What about that sanity-saver, regular exercise? For my workouts, group exercise classes, swimming, and jogging have been a joy, but the sweet revelation was that I could walk the 3 miles home from work each day! Building in such a practical workout plans has felt productive, and positively meditative.
Walking home from work even allowed me to “read” more, too, as I started to listen to Audible books, with a particular fondness for funny women like Mindy Kaling and Geraldine DeRuiter who made me laugh the whole daily hike.
4. Budgeting for food and cleaning support. In so many other countries I’ve visited, it’s normal to have regular help with cooking, cleaning, and other household chores, either from paid employees or family. In America, however, it’s often frowned upon if a working mother can’t magically handle it all.
Well… we CAN’T do it all! So we’ve realized this year that budgeting for house help is worth every penny. Monthly housecleaning makes our month, and I just found out that Amazon offers housecleaning with just a few clicks?!
I’ve also so appreciated the new prepared healthy meal delivery services like The Foodery and Shoofly Pie Baking Co. Delicious, cheaper than takeout, and enough for lunches, too. Though meal kits drove us completely batty, grocery delivery plans like Boston Organics (use my code, 2233bo0c85, for 10% off) or Peapod are splendid.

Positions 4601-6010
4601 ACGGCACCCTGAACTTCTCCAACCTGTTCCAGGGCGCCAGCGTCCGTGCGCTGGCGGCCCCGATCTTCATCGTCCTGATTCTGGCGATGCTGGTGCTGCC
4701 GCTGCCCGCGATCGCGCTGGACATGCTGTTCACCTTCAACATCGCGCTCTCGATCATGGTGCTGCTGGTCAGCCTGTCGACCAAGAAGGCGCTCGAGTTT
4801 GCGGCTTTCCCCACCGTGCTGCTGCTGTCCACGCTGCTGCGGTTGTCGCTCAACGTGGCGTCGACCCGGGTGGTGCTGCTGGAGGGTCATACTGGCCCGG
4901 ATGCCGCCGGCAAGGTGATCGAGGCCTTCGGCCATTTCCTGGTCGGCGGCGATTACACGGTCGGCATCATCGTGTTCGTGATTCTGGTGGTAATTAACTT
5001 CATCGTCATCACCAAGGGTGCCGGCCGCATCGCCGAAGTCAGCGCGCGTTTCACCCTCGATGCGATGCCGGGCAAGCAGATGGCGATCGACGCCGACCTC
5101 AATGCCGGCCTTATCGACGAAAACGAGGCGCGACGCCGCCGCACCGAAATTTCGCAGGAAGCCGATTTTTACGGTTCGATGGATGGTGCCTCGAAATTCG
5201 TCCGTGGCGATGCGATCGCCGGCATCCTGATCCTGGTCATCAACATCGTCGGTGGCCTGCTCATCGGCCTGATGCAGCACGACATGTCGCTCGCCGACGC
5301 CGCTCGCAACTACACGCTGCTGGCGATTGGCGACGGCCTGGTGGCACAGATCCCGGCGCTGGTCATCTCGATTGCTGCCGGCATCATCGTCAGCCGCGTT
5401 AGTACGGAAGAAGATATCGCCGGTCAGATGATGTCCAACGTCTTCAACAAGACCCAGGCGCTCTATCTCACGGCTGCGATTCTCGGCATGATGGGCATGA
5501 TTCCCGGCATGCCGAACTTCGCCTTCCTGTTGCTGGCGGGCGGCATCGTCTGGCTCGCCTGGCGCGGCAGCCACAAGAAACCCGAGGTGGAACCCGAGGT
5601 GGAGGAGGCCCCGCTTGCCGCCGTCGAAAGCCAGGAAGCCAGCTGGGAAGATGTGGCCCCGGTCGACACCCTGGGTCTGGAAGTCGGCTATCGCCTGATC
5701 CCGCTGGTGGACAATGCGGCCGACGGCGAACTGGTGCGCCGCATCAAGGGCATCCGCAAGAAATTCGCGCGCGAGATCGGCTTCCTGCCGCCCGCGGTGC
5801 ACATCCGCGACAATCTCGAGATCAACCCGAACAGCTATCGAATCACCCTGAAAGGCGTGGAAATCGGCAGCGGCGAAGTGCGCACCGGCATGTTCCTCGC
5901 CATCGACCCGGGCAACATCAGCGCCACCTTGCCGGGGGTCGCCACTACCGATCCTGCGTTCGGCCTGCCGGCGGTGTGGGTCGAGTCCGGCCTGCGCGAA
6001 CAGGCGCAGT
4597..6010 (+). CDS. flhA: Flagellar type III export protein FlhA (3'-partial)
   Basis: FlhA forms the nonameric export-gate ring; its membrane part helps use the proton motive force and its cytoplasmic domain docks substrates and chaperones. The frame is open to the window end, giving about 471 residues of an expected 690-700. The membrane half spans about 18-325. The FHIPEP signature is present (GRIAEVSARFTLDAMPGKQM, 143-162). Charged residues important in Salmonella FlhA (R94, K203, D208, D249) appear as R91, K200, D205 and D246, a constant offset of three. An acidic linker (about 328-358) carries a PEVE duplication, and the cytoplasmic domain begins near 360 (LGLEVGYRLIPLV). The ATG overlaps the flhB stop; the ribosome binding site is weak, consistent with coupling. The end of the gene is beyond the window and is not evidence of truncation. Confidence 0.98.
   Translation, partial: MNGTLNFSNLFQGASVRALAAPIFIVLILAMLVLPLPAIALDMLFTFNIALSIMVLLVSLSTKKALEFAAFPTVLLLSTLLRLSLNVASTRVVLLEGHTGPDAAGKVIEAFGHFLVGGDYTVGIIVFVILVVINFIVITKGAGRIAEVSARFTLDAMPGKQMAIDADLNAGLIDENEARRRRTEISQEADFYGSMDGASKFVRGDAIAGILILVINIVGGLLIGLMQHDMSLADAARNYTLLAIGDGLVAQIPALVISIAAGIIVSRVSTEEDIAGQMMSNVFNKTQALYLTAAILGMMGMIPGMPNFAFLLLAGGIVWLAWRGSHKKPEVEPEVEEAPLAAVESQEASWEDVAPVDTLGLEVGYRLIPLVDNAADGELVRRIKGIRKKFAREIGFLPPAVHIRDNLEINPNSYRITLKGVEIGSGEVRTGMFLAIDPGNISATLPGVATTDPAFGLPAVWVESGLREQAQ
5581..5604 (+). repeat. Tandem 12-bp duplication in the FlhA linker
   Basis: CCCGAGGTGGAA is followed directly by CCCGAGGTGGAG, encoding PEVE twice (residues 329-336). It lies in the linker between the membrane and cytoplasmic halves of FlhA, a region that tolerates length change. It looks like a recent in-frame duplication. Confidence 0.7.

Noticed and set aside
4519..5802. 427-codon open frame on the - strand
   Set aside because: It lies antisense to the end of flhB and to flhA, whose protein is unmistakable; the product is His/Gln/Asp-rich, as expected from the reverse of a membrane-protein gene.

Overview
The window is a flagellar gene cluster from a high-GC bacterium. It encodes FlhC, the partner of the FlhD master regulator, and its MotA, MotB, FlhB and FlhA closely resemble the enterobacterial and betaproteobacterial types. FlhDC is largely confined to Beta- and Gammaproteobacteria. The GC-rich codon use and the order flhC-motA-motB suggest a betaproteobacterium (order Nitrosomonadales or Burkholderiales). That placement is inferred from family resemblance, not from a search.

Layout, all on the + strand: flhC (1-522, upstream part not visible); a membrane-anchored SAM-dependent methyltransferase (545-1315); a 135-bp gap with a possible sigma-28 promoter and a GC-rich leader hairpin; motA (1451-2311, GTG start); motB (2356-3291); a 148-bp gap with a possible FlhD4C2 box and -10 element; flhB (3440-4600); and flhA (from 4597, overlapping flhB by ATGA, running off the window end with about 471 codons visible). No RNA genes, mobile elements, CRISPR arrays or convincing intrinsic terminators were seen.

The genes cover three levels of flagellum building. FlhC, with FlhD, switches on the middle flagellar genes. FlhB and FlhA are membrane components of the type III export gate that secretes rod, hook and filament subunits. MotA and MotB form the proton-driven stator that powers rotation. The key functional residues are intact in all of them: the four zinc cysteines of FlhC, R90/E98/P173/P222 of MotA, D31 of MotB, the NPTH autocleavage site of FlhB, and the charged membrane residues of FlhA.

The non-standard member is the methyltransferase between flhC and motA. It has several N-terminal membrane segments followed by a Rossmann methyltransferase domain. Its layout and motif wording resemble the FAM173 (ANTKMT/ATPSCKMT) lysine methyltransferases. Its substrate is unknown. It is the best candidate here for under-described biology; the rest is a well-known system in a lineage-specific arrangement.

5. Being in a helping career that helps you, too. Teaching is awesome. People sometimes ask me if I want to quit and do blogging full-time, but — nope!
The opportunity to be creative and zany each day while educating 12-year-olds is a blessing, and working with such brilliant young people gives me hope about the future, as well as a sense of efficacy. Sure, being an “influencer” on Instagram is fun, but being an influencer in the classroom is THE BEST.